"Before this, we didn't even know that black holes existed in pairs," University of Florida physicist David Reitze, now serving as LIGO director at the California Institute of Technology, told the House Science Committee last week.
"It's the start of a new astronomy," added Massachusetts Institute of Technology physicist David Shoemaker.
The LIGO detectors collected data for another three months, then shut down to prepare for an even larger boost in sensitivity.
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Additional findings have yet to be released, but Louisiana State University physicist Gabriela González, a spokeswoman for the LIGO Scientific Collaboration, hinted to legislators that the detection of the merging black holes was not a solitary event.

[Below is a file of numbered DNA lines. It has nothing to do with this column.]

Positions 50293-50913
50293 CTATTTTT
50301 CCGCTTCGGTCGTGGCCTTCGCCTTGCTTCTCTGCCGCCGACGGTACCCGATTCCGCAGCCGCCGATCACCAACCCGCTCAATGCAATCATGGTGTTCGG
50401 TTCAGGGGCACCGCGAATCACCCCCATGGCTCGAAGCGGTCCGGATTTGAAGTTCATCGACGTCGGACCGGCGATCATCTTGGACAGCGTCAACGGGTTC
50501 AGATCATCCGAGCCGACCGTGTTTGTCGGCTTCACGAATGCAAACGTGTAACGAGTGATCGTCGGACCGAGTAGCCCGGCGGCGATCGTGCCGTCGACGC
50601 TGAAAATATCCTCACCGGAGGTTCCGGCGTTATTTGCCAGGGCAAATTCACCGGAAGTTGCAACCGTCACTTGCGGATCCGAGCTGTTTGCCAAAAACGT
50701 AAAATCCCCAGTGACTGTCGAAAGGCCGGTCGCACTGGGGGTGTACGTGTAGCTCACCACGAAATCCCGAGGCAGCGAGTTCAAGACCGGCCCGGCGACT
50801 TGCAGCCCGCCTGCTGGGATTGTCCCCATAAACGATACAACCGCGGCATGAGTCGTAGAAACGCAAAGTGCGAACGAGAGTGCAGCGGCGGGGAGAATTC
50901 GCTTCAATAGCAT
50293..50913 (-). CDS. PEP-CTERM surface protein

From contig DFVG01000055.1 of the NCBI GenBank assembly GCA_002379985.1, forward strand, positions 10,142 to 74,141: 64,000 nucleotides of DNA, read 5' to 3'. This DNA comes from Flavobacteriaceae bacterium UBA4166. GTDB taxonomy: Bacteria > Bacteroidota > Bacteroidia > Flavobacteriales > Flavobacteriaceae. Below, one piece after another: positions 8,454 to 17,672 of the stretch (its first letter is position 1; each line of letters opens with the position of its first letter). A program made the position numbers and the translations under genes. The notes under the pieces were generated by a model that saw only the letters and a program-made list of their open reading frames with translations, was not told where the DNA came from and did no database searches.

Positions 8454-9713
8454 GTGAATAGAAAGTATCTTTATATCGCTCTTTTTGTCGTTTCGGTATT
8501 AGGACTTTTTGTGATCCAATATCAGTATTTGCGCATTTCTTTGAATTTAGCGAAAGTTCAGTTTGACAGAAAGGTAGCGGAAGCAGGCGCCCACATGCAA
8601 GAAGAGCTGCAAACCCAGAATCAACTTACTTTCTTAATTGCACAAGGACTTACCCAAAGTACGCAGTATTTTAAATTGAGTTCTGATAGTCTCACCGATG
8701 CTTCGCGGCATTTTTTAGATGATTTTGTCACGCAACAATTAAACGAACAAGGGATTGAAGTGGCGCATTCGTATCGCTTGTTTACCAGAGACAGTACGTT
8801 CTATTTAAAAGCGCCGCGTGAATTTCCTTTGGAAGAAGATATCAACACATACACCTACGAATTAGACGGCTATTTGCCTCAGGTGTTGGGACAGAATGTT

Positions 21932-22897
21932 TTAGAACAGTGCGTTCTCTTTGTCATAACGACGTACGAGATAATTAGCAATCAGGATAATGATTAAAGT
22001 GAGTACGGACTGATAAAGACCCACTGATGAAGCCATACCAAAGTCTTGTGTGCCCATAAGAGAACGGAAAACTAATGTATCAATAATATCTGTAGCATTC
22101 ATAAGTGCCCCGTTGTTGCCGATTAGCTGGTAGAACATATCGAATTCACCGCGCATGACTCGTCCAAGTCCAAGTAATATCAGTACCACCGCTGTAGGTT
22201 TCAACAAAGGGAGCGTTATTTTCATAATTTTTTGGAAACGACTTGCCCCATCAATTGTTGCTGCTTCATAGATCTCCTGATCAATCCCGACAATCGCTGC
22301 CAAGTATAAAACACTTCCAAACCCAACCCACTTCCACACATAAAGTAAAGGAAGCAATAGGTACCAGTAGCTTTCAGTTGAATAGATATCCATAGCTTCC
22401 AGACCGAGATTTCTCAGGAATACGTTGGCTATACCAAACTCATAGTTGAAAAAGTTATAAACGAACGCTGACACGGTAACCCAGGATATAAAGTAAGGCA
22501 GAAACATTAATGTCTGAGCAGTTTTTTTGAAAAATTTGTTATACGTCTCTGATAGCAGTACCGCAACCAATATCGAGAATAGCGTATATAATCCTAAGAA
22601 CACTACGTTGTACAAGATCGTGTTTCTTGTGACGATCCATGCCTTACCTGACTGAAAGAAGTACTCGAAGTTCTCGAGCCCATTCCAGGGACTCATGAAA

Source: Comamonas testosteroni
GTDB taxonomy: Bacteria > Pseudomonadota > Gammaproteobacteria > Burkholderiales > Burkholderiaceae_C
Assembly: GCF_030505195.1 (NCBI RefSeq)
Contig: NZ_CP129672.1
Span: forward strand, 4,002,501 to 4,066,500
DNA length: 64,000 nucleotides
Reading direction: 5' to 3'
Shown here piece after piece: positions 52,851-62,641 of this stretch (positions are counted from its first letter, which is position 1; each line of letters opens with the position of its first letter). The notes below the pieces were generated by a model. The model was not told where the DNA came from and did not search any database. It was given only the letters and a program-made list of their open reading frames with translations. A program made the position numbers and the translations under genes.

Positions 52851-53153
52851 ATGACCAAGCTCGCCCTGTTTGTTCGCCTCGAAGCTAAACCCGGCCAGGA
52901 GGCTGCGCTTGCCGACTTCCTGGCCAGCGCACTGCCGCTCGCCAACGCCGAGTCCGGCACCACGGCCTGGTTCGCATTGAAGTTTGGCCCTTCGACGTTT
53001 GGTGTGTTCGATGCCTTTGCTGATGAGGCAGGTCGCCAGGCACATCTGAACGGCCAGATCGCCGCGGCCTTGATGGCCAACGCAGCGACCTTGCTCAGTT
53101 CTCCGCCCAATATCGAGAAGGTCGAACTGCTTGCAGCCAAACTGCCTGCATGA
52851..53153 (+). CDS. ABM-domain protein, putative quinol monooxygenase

"We saw one event in one month ... so we can only predict from that data. But we have taken data for three more months, which we are still analyzing and everything that we see is consistent with what we saw there," Gonzalez said.
From theoretical models, scientists expect to be able to detect at least a few gravitational wave events per year, she added.